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Police arrest Homer man in Grog Shop robbery

Posted: January 13, 2014 - 11:20pm
This photo taken by security cameras at the Grog Shop shows the robber entering the store on Dec. 26 carrying what appears to be a Snakecharmer .410-caliber shotgun.
This photo taken by security cameras at the Grog Shop shows the robber entering the store on Dec. 26 carrying what appears to be a Snakecharmer .410-caliber shotgun.

Combining some old-fashioned detective work with modern cell-phone records tracing, Homer Police at about 8 p.m. Friday arrested a Homer man they said robbed at gunpoint the Grog Shop on Dec. 26.

Michael R. McClendon, 29, was taken without incident near his Main Street home. He’s charged with first-degree robbery, third-degree assault, theft of a firearm, first-degree misconduct involving weapons for felon in possession of a firearm, and tampering with physical evidence.

“The police did a great job,” said Grog Shop owner Mel Strydom. “They really worked hard at it from the beginning. Their perseverance paid off. I hope it’s a deterrent for people trying this again.”

In an affidavit filed by Homer Police Sgt. Lary Kuhns, police said a masked man robbed the Grog Shop at 10:48 p.m. Dec. 26, firing a shot with a weapon into the floor when the clerk didn’t move fast enough, and took $1,100 in cash. The clerk was not physically injured. The robber then ran out of the store. Police identified the suspect as being a man between 6 feet and 6-feet 2-inches.

Police later got a break when they compared a 911 call made about 5 minutes before the robbery with audio and video recordings made at the Grog Shop. According to dispatch records, a man made a 911 call the same night saying he ran off the road near Mile 2 East End Road and that his girlfriend needed an ambulance. The man said his cell phone was dying. Police and Homer Volunteer Fire Department medics went to the scene but could not find a car crash. Police also contacted South Peninsula Hospital, but found no records of anyone seeking emergency treatment. Kuhns wrote that police believed the 911 call had been a decoy call to draw emergency responders out of town and increase response time to the Grog Shop robbery.

Comparing the 911 audio recording and the Grog Shop video and audio recording, Kuhns and Officer Smith said they believed the voices were similar. Through dispatch records, police identified the 911 cell phone number.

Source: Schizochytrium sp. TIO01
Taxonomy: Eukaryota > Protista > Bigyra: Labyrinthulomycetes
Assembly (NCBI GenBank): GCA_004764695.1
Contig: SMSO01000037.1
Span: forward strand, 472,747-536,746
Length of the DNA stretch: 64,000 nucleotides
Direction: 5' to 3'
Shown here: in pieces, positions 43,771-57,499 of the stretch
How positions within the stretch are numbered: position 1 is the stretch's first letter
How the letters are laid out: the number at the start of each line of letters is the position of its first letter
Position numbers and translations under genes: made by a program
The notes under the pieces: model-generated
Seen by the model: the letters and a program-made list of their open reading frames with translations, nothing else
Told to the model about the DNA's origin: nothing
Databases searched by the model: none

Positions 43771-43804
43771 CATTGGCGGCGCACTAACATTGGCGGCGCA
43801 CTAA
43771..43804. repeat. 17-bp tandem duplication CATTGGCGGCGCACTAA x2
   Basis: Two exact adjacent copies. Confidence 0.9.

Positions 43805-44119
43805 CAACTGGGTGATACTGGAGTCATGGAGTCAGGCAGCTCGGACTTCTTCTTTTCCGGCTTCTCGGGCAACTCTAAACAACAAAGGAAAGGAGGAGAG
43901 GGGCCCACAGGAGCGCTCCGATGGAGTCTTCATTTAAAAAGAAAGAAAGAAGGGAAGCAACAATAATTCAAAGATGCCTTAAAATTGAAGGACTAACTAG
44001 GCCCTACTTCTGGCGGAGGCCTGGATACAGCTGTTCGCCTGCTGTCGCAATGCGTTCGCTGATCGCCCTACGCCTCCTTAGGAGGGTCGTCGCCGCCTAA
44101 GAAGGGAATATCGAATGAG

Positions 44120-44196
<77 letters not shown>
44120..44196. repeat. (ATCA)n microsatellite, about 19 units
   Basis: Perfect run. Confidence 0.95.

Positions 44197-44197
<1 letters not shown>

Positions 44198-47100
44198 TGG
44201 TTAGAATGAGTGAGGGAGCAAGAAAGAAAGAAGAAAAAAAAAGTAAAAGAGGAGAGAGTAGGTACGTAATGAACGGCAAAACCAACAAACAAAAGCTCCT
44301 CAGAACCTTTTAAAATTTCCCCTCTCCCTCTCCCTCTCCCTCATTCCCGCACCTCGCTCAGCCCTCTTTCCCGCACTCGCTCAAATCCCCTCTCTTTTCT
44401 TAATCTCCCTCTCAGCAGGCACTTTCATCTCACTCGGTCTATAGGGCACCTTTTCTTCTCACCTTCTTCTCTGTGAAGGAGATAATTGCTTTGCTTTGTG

Research revealed the number was associated with a TracFone, a brand of prepaid cell phones sometimes known as “burners” because there is no subscriber information required to purchase one.

Police discovered that the suspect cell phone had been used to call a Hoquiam, Wash., phone number belonging to the McClendon family.

Police found two McClendons living in Homer, including a Michael R. McClendon.

Police looked up Michael R. McClendon’s Washington driver’s license information and found it matched the Hoquiam phone number where the suspect cell phone had called. Based on a physical description on the license, police determined McClendon matched the description of the Grog Shop robber.

On Jan. 10, police got a search warrant on McClendon’s cabin. During the search they found a sawed-off .22-caliber rifle and a black mask similar to that worn by the Grog Shop robber. The rifle handle had been shaped into a pistol grip and covered with black electrical tape. That rifle turned out to have been stolen from a Homer man, Robl said.

While police were at the cabin, they saw McClendon walking by the driveway. Police arrested McClendon and read him his Miranda rights. McClendon confessed to the robbery, Kuhns wrote. He said he placed the 911 call as a diversion and that he had shot the rifle into the floor. The rifle police seized was the same one he used, Robl said McClendon told police. McClendon also said he threw away the clothing he wore as well as the TracFone into a dumpster.

Robl said after getting the TracFone cell phone records, police quickly wrapped up the case.

“There was some good, diligent paper chasing on this one,” Robl said. “There was a bit of a delay there, but we put it all together.”

Police said McClendon is a convicted felon out of Washington state on multiple felony offenses for burglary and weapons violations. McClendon is in custody at Wildwood Pretrial Facility in Kenai.

Strydom praised Homer Police for their work on this case as well as earlier Grog Shop thefts.

“This is the third big incident I’ve had in over a year,” Strydom said. “All three perpetrators are in jail. … I’m just very thankful for the work our police department does.”

Strydom said he is reviewing security procedures at the Grog Shop.

If convicted of robbery, because McClendon has a prior felony conviction, he could be sentenced to a minimum of 10 years and up to 20 years if aggravators like shooting at a victim are applied.

Michael Armstrong can be reached at michael.armstrong@homernews.com.

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